Except this, there are a few so called Muslim faces who have nothing to do with fatwas but to please their non-Muslim lords or to get fame and popularity in the sight of Muslim enemies or to be called 'liberal', they always oppose fatwas and try to diminish the reputation of Islamic seminaries.
Among fame-hungry people who to try to get cheap publicity, made the purpose of their lives to speak and write against Islam, are Salman Rushdie, Taslima Nasreen and likes. However, they are open in thoughts but there are some other clones within our near and dear ones who are not leaving any opportunity to defame Islam, Islamic madaris or Islamic traditions, to name a few, one must be vigilant enough to check the writings and views on recent media from people like Muhammad Wajihuddin, Javed Akhtar, Asghar Ali Engineer, Arif Mohammad Khan and Union Minister Dr. Farooq Abdullah.
Mr. Wajihuddin, a media person, is supposed to be a very cautious and responsible man while using the right to freedom of expression, but instead he has chosen to exploit it for his own gain and fame?
Javed Akhtar is a lyricist and had been for a long time in Bollywood, born a Muslim, but later became an atheist as he has stated in his speech "Spirituality, Halo or Hoax". He, many a time, tries to make innocent Muslims go awry like himself. For this purpose he bluntly criticizes fatwas and ulama.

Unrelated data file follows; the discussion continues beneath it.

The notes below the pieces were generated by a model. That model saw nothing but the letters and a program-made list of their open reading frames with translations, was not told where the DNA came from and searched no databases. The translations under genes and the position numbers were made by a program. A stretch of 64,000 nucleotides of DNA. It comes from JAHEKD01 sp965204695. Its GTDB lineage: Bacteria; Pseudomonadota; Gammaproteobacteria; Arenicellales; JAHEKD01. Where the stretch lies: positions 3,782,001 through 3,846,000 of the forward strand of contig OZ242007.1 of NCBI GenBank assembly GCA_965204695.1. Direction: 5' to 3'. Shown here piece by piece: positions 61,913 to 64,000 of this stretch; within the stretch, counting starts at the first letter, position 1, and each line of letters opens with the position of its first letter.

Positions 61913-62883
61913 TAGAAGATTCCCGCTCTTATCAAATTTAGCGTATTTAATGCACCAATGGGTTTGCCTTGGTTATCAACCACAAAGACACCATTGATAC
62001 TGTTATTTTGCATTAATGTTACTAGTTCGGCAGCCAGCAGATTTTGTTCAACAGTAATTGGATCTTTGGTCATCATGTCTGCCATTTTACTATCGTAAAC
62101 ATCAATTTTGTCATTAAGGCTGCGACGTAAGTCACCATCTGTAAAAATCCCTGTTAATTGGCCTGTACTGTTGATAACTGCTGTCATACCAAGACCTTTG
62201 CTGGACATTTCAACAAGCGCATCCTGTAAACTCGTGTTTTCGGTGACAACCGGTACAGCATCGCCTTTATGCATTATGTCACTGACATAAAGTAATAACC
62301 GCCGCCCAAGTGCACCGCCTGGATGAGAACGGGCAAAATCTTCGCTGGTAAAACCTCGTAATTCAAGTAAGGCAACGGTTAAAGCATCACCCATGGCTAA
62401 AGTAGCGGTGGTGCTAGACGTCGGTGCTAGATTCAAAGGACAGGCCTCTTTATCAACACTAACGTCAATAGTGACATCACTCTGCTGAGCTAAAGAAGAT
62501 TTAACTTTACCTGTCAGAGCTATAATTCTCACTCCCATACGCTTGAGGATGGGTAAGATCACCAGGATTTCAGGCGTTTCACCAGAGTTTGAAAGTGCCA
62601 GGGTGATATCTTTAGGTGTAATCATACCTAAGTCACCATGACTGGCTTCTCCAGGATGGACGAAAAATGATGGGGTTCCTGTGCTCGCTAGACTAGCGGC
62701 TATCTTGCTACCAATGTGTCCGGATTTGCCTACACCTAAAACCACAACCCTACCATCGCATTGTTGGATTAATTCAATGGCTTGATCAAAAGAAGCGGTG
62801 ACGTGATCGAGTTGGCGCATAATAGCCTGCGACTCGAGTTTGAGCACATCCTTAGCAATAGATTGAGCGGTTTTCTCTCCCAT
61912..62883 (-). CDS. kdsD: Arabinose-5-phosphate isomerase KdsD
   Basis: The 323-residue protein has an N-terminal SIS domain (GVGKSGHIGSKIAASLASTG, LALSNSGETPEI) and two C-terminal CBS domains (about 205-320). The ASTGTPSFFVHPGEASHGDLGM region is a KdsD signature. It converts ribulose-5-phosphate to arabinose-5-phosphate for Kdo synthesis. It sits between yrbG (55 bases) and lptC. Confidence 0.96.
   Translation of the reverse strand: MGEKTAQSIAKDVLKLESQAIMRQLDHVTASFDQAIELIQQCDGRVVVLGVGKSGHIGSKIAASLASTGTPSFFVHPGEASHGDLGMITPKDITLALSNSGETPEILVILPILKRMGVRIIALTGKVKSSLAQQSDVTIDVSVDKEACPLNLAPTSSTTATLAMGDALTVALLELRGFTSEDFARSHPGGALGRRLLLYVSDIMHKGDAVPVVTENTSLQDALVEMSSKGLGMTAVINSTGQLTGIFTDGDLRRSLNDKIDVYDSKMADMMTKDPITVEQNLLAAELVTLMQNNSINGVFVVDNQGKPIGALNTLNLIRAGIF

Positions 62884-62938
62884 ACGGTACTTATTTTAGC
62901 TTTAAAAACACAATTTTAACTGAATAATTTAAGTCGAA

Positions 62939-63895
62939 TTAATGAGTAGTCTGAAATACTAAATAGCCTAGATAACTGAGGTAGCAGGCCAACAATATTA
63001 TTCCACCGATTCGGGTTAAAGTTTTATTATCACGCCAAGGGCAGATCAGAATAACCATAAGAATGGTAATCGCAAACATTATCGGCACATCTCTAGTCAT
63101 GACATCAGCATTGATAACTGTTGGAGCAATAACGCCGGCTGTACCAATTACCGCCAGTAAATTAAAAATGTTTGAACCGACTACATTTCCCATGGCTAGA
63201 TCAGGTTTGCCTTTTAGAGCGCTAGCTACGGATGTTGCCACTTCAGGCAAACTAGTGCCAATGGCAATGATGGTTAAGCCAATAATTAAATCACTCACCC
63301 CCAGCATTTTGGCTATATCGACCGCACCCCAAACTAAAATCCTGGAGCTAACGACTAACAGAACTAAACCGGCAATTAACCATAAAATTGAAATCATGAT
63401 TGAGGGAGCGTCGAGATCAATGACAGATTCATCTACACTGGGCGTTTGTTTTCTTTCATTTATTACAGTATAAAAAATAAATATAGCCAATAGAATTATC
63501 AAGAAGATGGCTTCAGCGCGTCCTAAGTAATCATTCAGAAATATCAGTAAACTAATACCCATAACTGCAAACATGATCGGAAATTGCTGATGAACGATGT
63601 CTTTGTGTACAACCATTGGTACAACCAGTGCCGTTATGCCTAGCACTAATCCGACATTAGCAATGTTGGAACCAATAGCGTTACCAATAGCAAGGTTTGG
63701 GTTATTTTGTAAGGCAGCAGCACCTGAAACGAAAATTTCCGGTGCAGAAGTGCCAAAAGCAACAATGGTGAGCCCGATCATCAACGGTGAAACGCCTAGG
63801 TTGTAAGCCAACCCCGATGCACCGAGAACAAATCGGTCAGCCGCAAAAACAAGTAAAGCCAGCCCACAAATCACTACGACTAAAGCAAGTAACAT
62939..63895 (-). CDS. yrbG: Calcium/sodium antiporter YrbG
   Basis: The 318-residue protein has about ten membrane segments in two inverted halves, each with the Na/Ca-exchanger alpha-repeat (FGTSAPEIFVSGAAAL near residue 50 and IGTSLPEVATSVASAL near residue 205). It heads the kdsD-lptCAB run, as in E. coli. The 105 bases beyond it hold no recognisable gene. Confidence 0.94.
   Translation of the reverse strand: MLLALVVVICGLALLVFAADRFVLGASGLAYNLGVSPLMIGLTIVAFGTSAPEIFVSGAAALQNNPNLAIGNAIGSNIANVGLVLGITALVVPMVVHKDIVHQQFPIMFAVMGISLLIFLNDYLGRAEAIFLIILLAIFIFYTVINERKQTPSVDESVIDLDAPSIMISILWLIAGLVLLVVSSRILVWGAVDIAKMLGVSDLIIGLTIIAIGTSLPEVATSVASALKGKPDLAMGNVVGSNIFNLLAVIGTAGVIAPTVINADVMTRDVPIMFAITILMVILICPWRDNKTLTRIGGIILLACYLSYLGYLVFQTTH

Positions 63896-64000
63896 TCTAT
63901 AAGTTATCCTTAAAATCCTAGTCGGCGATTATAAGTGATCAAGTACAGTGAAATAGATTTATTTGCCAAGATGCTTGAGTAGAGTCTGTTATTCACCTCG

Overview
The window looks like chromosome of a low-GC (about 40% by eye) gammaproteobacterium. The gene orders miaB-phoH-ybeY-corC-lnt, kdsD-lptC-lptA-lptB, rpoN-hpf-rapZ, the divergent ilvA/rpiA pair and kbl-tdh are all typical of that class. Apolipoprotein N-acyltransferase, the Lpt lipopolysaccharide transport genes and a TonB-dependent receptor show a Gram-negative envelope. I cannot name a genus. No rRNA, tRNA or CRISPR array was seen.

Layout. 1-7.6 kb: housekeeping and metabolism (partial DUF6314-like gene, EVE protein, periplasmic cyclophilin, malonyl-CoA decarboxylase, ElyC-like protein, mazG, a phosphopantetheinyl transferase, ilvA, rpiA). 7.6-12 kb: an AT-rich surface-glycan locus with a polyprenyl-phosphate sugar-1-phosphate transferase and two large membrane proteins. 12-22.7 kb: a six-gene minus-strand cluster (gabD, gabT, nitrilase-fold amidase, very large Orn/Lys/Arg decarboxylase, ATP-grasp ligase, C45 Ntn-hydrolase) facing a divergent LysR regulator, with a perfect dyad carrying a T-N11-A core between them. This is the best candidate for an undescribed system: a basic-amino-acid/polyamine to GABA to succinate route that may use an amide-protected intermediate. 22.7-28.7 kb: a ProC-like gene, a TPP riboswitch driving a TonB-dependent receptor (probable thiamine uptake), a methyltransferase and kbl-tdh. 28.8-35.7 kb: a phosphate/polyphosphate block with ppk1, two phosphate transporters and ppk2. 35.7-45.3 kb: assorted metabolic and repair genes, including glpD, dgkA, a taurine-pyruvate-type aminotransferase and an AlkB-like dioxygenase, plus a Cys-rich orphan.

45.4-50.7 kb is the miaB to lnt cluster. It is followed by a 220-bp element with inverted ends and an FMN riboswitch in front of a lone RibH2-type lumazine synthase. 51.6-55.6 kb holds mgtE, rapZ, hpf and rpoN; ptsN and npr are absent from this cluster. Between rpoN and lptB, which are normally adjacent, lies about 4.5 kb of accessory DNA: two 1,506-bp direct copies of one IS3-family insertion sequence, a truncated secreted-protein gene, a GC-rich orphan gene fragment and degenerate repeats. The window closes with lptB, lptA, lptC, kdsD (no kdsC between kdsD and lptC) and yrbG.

Asghar Ali Engineer is the head of a little known institute 'Institute of Islamic Studies'. Born in Rajasthan as the son of a Bohra priest, is also among those who commonly try their best to prove themselves over-liberal and constantly criticize fatwas without understanding them. Compelled by his habit of irresponsible criticism, he was expelled from Bohra community in 2004.
Professor Tahir Mahmood is proud enough to have some Muslin personal law knowledge. He insists that Muslim matters cannot be decided by 'ancient juristic wisdom' laid down 'by some religious jurists of Arabia over a thousand years ago'. If they cannot be decided by faqhi tenets which are derived from the Qur'an and Sunnah, then they would be solved by a professor's theory who works as a cheer leader of the government?
Zafar Iqbal, a frequent contributor to several Muslim internet discussion groups, accuses the muftis that they have issued their fatwas with double standards for men and women. When Allah created men and women physically different then their duties, rights and living methods also must be dissimilar. But who will make these kinds of 'intellectuals' understand who insist on giving fish and goats the same rights, the same duties.